Last week IP Europe Alliance--an association whose larger corporate members include, among others, Ericsson, Nokia, and Qualcomm--released a draft CEN-CENELEC Workshop Agreement (CWA) titled "Principles and Guidance for Licensing Standard Essential Patents in 5G and the Internet of Things (IoT)." Here is a link to the press release, and here is a link to the CWA itself. The document is open for public comment until December 13 (see the press release for more information). Here are the six principles:
Principle 1: Owners of patent rights which are essential for using standardised technologies (SEPs) should allow access to that patented technology for implementing and using the standard.
Principle 2: Both the SEP owner and the potential licensee should act in good faith with respect to each other with the aim of concluding a FRAND licence agreement in a timely and efficient manner.
Principle 3: Each party should provide to the other party, consistent with the protection of confidentiality, information that is reasonably necessary to enable the timely conclusion of a FRAND licence.
Principle 4: "Fair and reasonable" compensation should be based upon the value of the patented standardised technology to its users.
Principle 5: A SEP owner should not discriminate between similarly situated competitors.
Principle 6: If the parties are unable to conclude a FRAND licence agreement within a reasonable 1 timeframe they should seek to agree to third party determination of a FRAND licence either by a 2 court or through binding arbitration.
Each principle is followed by Guidance. For example, Principle 2's Guidance states:
• When a SEP owner believes that a party implementing a standard is infringing its SEPs and would require that party to take a licence, the SEP owner should notify that party, describe the alleged infringement and ask it to enter into negotiations over a FRAND licence.
• The SEP owner should provide the potential licensee with information about its SEP portfolio and why a licence is needed.
• The SEP owner should make an initial licence offer, and explain why it believes that the offer is FRAND. If the potential licensee does not agree, it should promptly provide a counter-offer, and explain why it believes that the SEP owner's offer is not FRAND and that its counter-offer is FRAND.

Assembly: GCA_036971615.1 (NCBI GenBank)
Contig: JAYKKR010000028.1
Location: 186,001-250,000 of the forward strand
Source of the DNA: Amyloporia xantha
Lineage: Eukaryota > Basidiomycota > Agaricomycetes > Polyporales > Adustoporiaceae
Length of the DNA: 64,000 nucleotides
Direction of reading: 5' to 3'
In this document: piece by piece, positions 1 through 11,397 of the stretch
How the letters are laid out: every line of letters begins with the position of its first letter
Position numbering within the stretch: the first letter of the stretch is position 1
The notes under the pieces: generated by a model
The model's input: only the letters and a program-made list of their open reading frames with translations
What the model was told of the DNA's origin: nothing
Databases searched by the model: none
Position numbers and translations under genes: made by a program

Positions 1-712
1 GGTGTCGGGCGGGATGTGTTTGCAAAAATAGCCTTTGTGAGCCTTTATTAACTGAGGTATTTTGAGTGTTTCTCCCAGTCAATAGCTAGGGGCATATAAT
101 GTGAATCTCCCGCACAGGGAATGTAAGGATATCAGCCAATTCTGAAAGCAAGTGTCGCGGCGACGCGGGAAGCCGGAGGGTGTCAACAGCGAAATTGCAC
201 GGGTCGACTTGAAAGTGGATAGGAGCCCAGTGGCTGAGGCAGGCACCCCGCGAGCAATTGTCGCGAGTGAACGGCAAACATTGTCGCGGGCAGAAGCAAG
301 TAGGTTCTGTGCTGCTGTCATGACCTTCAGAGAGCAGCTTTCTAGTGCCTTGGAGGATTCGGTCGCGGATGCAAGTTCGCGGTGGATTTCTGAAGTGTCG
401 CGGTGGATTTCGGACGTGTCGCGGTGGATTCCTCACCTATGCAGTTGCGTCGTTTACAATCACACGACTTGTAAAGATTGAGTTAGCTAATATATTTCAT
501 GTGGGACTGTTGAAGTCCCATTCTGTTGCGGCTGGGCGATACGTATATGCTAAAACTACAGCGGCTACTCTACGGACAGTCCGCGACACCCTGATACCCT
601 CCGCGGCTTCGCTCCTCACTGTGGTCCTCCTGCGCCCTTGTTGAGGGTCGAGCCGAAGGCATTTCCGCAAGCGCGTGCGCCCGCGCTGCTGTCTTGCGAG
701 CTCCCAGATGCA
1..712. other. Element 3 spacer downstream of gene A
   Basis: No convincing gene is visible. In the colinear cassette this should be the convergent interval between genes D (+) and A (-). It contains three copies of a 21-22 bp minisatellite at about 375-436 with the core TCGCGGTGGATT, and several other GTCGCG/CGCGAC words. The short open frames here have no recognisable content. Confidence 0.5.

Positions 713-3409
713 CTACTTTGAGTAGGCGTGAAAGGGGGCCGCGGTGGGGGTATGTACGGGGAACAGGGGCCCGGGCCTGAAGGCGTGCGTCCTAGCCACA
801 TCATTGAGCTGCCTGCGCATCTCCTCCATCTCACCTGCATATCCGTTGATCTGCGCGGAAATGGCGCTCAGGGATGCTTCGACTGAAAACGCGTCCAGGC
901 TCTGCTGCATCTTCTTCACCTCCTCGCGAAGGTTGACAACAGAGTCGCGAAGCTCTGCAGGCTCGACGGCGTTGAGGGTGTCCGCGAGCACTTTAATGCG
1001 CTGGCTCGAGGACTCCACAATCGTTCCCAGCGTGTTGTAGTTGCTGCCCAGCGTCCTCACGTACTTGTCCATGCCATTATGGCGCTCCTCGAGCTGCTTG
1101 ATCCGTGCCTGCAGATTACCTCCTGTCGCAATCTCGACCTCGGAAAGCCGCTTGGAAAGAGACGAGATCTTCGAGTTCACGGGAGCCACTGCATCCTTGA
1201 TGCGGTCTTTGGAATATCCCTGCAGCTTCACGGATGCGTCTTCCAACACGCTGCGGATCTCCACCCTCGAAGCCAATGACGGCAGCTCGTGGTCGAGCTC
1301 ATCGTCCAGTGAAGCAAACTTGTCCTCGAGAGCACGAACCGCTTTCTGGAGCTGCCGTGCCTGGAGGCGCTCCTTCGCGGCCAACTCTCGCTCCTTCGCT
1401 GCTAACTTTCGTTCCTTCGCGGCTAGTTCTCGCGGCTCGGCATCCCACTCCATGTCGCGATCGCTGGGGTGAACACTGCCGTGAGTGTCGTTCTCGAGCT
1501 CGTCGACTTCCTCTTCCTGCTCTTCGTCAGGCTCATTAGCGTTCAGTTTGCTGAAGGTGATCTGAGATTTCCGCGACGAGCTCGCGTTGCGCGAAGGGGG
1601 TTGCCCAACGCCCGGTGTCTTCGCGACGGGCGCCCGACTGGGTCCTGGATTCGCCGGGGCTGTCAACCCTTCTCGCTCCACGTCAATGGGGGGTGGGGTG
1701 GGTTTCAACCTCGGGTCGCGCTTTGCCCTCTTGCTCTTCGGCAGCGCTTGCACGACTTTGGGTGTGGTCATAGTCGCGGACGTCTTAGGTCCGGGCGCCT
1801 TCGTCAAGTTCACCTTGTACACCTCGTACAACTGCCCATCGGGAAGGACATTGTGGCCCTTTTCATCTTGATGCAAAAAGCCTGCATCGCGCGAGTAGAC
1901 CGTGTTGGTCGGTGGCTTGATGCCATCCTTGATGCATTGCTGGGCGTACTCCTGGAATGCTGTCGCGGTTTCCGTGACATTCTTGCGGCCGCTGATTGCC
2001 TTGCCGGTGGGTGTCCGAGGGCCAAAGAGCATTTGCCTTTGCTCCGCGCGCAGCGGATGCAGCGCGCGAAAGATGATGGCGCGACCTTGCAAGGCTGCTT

• The potential licensee is free to challenge the essentiality or validity of the SEP owner's patents, in parallel to the negotiation, but that should not be used to unnecessarily delay negotiations over a licence.
Principle 4's Guidance discusses compensation:
• Fair and reasonable compensation balances the incentive to contribute technology to standards with the cost of access to the standardised technology.
• Fair and reasonable compensation should be evaluated considering the facts and circumstances that reasonable commercial parties would take into account when negotiating a patent licence.
• Comparable licences which result from commercial negotiations are often reliable indicators for determining the value of the patented standardised technology to users of the licensed product or service.
• Other indicators which may be considered include consumer demand, measurable benefits of the patented standardised technology, and the price difference between substantially identical products with and without the standardised technology.
• As a cross-check when evaluating whether compensation is fair and reasonable, the aggregate of fair and reasonable royalties likely to be borne by users for the standard concerned may also be considered.
• Such aggregate royalties may be too high if wide access to the standard is prevented or too low if the royalties are not sufficient to incentivise the contribution of technology to standards.
The draft concludes with a series of questions and answers (e.g., "What is a patent?" "What is an injunction and how might this affect my organisation?").
For further discussion, see Joff Wild's recent write-up on the IAM blog here.
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